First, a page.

Talk. About. Mental. Health.

LP

Yesterday, the news of Chester Bennington’s suicide stormed social media, taking the breath of all rock and metal fans. Chester Bennington was the face of a band that influenced so many people, in many ways. Musical interests were formed from Linkin Park; thousands of people playing music together inspired by their music. Chester Bennington’s voice was heard all over the world, and for many, was the voice of reason and rationale. He was a creator, a motivator and damn hell of a person. Reading about suicides always sends a chill up my spine, but the news of Bennington really hit me.

A lot of the conversations I had yesterday about his death was met with disbelief. People telling me to stop joking, people telling me I was sick. If that doesn’t say how unexpected Chester’s death was, then I don’t know what will.

CBCC

Where ever it came from; whether it was a lurking thought in the back of his head all these years, or something in recent weeks triggered him, Chester battled with a lot of lifetime trauma. He was previously a very open man about his troubles, revealing a history of sexual abuse and substance abuse. In his lyrics, there were deep emotion, passion, angst and struggle. Linkin Park headed in different directions, experimenting with their music like a hobby. The whole band deserved respect for that, and with their ever-growing fan base since their 2000 release of Hybrid Theory, Linkin Park showed no signs of stopping.

That’s what makes this whole thing unexpected.

That’s what makes the news of Bennington so hard swallow.

Mental health is an ongoing battle, and those who have suffered can tell you how easy it is to slip back in to old habits. Chester Bennington may have opened up about his past troubles, but we didn’t hear about how low he was feeling now. We knew that the death of his close friend, Chris Cornell of Soundgarden, hit Chester hard. We just didn’t know how hard. Dealing with mental health is in no way easy, and I guess it might just be even harder when the spotlight is shining upon you. Fighting to be the person that the media portray you to be. It’s okay not to be okay – who ever you are. There are systems; real people there to support you and help you through your times of trouble. No problem is too big or too small. Sometimes all you need to hear is a voice that isn’t whispering in your ears, but talking to you. There are people who have dealt, and continue to deal with the haunting cloud of depression. I guess what I’m trying to say, and as cliche as it may be, you are not alone. You are never alone. It’s scary to put yourself out there, I understand. It’s scary to make the first move, I get it. It’s scary to put all your feelings, all your emotions on the line with only the slightest bit of hope that someone’s there to read them. I get that. We all get that. And that’s why we’re here. I don’t know who “we” are, but I know there’s a million people in this world willing to take time out of their day to make sure there’s ears for someone to speak into. You will not suffer alone – and I urge you, in every way I possibly can, to reach out.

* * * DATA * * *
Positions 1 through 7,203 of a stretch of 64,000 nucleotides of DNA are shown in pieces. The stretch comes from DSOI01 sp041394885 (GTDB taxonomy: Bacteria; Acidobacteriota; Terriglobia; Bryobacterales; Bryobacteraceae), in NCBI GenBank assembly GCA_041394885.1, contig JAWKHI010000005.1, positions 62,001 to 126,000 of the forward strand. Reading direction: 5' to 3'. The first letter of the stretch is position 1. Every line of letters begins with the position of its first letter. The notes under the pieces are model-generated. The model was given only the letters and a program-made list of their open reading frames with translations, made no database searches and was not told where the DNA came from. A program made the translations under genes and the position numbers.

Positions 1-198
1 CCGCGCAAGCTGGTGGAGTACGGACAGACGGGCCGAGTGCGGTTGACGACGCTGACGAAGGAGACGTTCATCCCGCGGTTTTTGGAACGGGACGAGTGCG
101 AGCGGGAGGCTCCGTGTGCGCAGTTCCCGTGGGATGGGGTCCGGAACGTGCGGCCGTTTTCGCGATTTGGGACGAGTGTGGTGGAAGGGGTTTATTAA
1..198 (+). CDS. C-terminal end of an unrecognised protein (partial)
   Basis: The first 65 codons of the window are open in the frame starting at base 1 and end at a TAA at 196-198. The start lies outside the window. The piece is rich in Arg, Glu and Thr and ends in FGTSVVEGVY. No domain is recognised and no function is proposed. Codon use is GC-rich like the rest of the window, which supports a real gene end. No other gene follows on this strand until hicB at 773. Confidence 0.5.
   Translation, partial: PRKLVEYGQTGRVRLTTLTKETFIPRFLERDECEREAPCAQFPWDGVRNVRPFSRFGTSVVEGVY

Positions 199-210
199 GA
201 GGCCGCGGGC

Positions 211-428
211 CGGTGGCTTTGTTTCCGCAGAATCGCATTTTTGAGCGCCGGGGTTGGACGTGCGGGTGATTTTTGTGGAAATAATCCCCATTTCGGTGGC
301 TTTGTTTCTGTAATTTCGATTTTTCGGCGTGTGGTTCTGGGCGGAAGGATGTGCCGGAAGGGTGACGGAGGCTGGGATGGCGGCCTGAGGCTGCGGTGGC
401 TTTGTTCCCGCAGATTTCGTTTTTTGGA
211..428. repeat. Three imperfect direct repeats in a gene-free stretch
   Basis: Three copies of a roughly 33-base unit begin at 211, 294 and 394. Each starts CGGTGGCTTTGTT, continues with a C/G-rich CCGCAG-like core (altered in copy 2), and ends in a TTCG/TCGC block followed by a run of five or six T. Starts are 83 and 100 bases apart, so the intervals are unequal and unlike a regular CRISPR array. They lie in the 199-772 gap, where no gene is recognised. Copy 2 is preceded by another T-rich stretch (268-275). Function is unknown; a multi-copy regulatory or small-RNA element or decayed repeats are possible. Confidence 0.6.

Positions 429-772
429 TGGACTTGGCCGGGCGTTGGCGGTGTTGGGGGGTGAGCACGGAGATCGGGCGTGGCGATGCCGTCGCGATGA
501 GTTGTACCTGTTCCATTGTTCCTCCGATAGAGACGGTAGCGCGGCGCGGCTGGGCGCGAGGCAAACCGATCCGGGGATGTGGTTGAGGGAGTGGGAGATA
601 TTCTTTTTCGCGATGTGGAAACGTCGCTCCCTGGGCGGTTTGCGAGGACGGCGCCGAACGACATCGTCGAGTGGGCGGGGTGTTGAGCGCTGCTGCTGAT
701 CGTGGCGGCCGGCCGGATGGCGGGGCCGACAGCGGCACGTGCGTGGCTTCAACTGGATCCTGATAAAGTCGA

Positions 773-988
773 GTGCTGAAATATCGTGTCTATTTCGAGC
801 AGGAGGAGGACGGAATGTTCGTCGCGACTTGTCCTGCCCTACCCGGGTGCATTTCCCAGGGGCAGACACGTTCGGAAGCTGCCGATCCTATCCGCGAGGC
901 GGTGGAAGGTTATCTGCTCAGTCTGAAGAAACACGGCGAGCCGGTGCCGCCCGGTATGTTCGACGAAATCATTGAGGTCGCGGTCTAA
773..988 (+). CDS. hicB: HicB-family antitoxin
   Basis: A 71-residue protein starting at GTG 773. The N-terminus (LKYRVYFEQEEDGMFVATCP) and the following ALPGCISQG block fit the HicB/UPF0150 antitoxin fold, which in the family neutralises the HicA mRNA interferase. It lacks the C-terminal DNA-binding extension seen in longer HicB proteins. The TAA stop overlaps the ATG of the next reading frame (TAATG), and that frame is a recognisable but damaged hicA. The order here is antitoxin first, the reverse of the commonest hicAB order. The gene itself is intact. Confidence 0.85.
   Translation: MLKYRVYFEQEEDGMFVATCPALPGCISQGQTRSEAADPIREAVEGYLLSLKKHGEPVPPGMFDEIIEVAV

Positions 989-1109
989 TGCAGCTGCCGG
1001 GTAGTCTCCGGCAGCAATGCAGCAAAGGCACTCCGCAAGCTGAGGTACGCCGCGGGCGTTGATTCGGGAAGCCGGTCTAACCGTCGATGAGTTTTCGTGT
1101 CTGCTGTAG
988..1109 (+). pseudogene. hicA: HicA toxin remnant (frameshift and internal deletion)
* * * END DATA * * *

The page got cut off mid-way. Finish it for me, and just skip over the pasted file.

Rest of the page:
samaritans

Please, please, please, if you’re feeling down and alone, take a look at these sites and reach out:

SANE | Gofal Cymru | CALM

There’s a list of mental health helplines listed on the NHS site that you can find here.

Alternatively, I’m always available to be contacted, and I’ll always be here.

Facebook | Twitter | Instagram

 

Stay safe, and strive for the happiness you deserve. Peacexo

 

real life

Snapping back.

The road to recovery was never going to be easy and it will always have it’s drawbacks. One of those drawbacks is the eventual downfall that you’ve put off for so long; the dip in happiness that takes you by surprise. In the words of John Green, it came over me like reading a book, “suddenly and then all at once.” It was bound to catch up to me after I’d spent so long forcing myself to feel the happiness that I’d be craving; and it was real and I felt the warmth inside my chest expanding at a rate faster than the breeding of house flies, only to dissipate into a toxic cloud of smoke that poisons everything around it. It’s confusing when everything seems to be going right, but your tornado thoughts scream that it’s wrong. The feeling of an upcoming round 2 when you’ve hardly recovered from the first; the terror that it’ll knock you down in one hit.

The constant ringing in my ears to stay positive; the inability of those around me to fully understand whats going on inside my head. The genuine confusion at my own incapability to comprehend my thoughts. The anxiety that everything thats fallen into place nicely over the last couple of weeks are only going to crumble away and slip through my fingers. It’s overwhelming to wake up with the worry about the next thing to go wrong. The need to be detached from everything, to enjoy things without getting too involved. To put yourself into a situation physically, but not mentally.

The road to recovery cannot be achieved without your rollercoaster taking a dip and the experience of pushing your cart back onto the ascending rails. That way, the next time you take a dip, you’ll be able to have confidence knowing you can pull yourself out of this.

Stay strong, the destination to happiness is still achievable.

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